In this work we introduce a method to sample character histories directly from their joint distribution, conditional on the observed tip data and the parameters of the model of character evolution. The method is applicable to standard finite state Markov processes of character evolution and also more complex SSE models that are infinite state Markov processes. The method does not rely on rejection sampling and does not require complex data augmentation (Van Dyk and Meng 2001) schemes to handle unobserved speciation/extinction events. Our implementation directly simulates the number, type, and timing of diversification rate shifts and character state transitions on each branch of the phylogeny. Thus, when applying our method together with a Markov chain Monte Carlo (MCMC; Metropolis et al. 1953) algorithm we can sample efficiently from the posterior distribution of both character state transitions and shifts in diversification rates over the phylogeny.

To illustrate the usefulness of our method to sample stochastic character maps from SSE models, we applied the method to examine the association of diversification rate shifts with mating system transitions over a densely sampled fossil calibrated phylogeny of Onagraceae. Recent studies have reported higher net diversification rates for SI lineages, supporting Stebbins’ dead-end hypothesis (Goldberg et al. 2010; Ferrer and Good 2012). However, explicit phylogenetic tests for increased extinction rates in SC lineages are limited to the plant family Solanaceae, where increased rates of speciation in SC lineages were offset by higher extinction rates, leading to lower overall rates of net diversification in SC lineages compared to SI lineages (Goldberg et al. 2010). In the study by Goldberg et al., the association of mating system transitions with shifts in extinction and speciation rates was tested using the Binary State Speciation and Extinction model (BiSSE; Maddison et al. 2007). More recently, BiSSE has been shown to be prone to falsely identifying a positive association when diversification rate shifts are associated with another character *not* included in the model (Maddison and FitzJohn 2015; Rabosky and Goldberg 2015). One approach to reduce the possibility of falsely associating a character with diversification rate heterogeneity is to incorporate a second, unobserved character into the model (i.e., a Hidden State Speciation and Extinction (HiSSE) model; Beaulieuand OMeara 2016). The changes in the unobserved character’s state represent background diversification rate changes that are not correlated with the observed character. Our work here is the first to apply a HiSSE-type model to test Stebbins’ dead-end hypothesis. We additionally use simulations and Bayes factors (Kass and Raftery 1995) to evaluate the false positive error rate of our model. Most notably, we employ our novel stochastic character mapping method to reconstruct the timing of both diversification rate shifts and transitions in mating system over the Onagraceae phylogeny. We test the hypothesis that SC lineages have higher extinction and speciation rates yet lower net diversification rates compared to SI lineages, and investigate the short-term versus long-term macroevolutionary consequences of the loss of SI.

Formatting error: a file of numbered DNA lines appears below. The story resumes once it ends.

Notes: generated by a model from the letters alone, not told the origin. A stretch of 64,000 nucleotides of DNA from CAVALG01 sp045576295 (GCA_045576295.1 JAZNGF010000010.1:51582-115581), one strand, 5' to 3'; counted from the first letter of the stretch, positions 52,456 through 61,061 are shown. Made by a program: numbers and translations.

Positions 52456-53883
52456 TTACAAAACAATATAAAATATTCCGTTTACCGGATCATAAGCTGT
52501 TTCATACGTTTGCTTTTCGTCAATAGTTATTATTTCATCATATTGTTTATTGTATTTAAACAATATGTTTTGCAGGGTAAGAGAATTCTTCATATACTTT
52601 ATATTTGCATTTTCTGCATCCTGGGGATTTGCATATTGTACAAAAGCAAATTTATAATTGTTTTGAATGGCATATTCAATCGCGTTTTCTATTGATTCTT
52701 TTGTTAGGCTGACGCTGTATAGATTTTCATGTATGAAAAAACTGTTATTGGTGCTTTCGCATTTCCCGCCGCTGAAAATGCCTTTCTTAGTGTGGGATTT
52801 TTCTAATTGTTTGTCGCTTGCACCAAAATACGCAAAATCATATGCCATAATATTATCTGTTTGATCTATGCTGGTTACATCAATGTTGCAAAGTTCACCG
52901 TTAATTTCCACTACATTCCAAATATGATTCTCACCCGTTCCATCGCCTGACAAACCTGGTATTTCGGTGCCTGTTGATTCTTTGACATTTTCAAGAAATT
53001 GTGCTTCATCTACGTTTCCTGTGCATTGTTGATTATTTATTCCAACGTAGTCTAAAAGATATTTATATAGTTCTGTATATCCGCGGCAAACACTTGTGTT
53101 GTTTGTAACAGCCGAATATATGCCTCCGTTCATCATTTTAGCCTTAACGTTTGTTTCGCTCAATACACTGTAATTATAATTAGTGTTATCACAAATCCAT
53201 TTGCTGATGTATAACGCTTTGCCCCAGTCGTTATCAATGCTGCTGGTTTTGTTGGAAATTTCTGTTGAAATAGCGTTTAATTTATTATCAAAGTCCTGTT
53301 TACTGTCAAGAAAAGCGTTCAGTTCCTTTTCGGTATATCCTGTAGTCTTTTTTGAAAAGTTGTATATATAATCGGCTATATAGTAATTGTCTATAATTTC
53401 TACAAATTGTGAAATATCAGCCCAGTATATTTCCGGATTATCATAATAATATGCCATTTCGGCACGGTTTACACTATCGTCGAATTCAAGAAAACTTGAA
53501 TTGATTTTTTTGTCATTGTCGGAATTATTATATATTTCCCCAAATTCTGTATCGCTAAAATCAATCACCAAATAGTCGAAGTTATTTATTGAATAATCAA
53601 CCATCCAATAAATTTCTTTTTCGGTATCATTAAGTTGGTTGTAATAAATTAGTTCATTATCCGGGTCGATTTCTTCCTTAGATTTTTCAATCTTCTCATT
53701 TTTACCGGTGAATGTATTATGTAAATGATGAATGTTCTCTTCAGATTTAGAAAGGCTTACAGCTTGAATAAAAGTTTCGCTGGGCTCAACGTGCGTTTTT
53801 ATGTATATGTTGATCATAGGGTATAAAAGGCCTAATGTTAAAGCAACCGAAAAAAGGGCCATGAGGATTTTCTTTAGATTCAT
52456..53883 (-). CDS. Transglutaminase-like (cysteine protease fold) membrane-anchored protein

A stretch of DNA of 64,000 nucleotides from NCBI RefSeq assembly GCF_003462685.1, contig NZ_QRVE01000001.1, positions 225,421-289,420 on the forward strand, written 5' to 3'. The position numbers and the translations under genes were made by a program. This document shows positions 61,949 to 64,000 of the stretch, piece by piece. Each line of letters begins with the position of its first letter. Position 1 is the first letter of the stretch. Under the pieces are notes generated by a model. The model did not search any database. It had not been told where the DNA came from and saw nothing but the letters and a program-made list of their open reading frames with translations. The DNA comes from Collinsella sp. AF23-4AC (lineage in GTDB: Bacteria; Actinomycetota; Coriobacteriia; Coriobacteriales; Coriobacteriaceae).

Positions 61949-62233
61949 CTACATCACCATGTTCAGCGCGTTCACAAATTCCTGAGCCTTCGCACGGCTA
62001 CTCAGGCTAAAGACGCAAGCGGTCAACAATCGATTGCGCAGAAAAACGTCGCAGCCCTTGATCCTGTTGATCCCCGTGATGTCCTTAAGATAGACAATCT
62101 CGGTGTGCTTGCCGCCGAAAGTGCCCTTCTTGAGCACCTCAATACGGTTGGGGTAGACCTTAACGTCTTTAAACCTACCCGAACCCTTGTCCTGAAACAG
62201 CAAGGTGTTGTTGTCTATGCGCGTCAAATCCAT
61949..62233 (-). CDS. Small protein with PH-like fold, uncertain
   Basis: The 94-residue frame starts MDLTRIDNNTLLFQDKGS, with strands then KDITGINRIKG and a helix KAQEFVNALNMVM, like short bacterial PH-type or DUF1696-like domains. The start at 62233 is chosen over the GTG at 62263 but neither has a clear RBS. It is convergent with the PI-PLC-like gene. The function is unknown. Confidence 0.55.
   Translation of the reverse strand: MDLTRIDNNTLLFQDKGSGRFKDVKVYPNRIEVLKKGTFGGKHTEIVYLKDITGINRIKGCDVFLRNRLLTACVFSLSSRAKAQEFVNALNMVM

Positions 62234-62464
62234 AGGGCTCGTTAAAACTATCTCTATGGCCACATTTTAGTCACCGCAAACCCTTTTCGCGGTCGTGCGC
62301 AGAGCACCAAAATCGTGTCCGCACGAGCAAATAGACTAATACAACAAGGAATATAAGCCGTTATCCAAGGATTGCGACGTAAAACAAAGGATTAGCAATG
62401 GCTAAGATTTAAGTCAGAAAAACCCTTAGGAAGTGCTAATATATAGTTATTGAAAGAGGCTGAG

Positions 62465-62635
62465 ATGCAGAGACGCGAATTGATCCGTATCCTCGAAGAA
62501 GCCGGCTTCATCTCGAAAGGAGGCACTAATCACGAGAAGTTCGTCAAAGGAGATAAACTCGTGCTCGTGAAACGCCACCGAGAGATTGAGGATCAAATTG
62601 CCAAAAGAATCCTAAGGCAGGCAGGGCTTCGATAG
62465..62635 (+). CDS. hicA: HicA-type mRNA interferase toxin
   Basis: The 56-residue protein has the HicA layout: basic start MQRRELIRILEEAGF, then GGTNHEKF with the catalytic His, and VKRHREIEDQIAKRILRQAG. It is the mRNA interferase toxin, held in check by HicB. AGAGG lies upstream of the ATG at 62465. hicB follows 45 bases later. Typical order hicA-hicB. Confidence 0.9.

## 2 Methods

### 2.1 Stochastic Character Mapping Method